On the train we made helpful friends like Roberto.  

In Parma we were led by our most wonderful guide, Lucia.  

See, we can behave and march along in an orderly fashion.  

But don’t look too close.  You may see more than you bargained for.  

Lucia took us to the Teatro where we saw a rehearsal for Macbeth, part of a Verdi festival in Parma.  Amazing. 

 And to the art gallery where there were many pieces by Correggio.  I am now a fan. 

And the Duomo where we saw Correggio’s painted ceiling of Christ ascending to Heaven.  

After dinner we tiredly headed back to the train station. 


As italian cities go, Reggio Emilia lacks the hustle and bustle of the larger cities and, in contrast, is low key and relaxed. And then there’s the countryside. After class on Thursday we boarded a city bus and 20 minutes later we were in the country. Our destination was La Razza, an agriturismo, where we would have a cooking class and lunch. As we meandered toward our destination, we enjoyed grapes from the vineyards and the sights and sounds of the very contented farm animals.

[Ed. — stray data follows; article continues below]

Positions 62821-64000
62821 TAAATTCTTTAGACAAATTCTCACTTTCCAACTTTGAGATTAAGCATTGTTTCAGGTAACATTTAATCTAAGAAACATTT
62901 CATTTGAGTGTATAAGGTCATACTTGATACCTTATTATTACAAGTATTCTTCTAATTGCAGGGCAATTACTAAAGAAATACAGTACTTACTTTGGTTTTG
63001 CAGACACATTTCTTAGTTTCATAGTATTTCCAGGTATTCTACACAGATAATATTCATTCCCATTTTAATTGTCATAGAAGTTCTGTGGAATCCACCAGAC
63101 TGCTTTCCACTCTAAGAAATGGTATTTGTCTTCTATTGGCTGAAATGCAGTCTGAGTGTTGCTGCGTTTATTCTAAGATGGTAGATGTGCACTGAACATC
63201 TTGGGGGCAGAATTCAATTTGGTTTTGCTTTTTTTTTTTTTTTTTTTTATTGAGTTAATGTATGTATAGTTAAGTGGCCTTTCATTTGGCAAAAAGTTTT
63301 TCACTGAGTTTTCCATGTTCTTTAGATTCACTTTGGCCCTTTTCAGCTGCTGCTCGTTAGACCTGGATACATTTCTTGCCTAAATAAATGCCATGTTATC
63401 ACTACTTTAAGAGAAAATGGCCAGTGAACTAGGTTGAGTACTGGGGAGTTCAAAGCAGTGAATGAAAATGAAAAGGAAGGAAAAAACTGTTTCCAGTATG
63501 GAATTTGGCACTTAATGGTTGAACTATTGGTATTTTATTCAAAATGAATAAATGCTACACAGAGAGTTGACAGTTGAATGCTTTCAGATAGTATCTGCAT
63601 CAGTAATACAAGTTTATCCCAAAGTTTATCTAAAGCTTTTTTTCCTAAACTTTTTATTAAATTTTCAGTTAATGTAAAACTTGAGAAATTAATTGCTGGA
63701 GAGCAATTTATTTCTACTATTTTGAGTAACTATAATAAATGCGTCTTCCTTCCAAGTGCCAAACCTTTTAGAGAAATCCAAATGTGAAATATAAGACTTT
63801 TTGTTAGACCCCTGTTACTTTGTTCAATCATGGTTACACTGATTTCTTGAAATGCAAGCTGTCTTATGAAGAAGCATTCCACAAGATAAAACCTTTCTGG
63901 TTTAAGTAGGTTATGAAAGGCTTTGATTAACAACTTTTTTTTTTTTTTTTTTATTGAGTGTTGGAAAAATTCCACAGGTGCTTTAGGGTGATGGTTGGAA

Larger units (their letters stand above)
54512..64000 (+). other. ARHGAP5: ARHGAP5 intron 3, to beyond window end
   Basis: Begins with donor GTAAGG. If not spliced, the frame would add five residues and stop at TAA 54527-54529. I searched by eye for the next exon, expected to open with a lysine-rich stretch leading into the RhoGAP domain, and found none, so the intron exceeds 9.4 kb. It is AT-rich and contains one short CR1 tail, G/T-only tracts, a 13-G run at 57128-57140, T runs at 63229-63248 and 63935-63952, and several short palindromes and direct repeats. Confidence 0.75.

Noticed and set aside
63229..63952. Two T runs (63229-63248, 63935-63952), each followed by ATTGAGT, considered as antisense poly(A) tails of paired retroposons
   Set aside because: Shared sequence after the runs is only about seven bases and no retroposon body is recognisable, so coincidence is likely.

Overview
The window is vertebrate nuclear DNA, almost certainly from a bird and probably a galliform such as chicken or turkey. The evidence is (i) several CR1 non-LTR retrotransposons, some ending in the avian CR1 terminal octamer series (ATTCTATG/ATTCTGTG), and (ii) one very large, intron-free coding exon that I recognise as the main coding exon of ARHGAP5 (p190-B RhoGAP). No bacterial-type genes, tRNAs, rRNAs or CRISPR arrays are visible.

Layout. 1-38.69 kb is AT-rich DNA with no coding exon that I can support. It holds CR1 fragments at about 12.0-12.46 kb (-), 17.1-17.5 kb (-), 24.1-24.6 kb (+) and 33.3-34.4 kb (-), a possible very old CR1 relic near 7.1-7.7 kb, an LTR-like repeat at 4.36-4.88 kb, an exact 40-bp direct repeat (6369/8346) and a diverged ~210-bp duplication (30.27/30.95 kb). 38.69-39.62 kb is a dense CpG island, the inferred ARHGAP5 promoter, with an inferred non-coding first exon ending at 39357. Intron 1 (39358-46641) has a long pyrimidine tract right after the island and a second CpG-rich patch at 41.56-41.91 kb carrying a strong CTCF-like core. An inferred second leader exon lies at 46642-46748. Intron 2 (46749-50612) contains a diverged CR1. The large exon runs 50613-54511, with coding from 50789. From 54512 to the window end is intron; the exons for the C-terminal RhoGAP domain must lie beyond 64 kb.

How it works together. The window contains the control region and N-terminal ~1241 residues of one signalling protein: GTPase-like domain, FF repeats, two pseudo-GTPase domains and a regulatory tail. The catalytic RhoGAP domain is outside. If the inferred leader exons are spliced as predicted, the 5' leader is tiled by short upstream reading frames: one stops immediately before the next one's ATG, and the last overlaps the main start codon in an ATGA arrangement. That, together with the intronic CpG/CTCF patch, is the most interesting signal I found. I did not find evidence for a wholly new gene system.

A bit about about agriturismos. They are working farms that offer travelers the opportunity of a stay in the country and the pleasure of enjoying meals of the fresh food produced on the farm. It’s a growing segment of tourism in Italy. 

When we reached La Razza we were greeted by Terri, our hostess, and taken to a work area set up for preparing pasta all’uova, an egg pasta that could be used to prepare a number of different shapes and types of pasta. We soon developed a deep respect for Italian cooks. It was hard work — and we made a mess! Next Terri demonstrated how to make the filling for tortellini spinach and ragu di verdure, a simple, flavorful pasta sauce. Finally we attempted tortellini al forno, a rich, buttery dolci with prune marmelata filling. This was the Mt. Everest of our cooking experience. Terri kindly told us that it takes many years to achieve success. Despite our ineptitude we had a great time.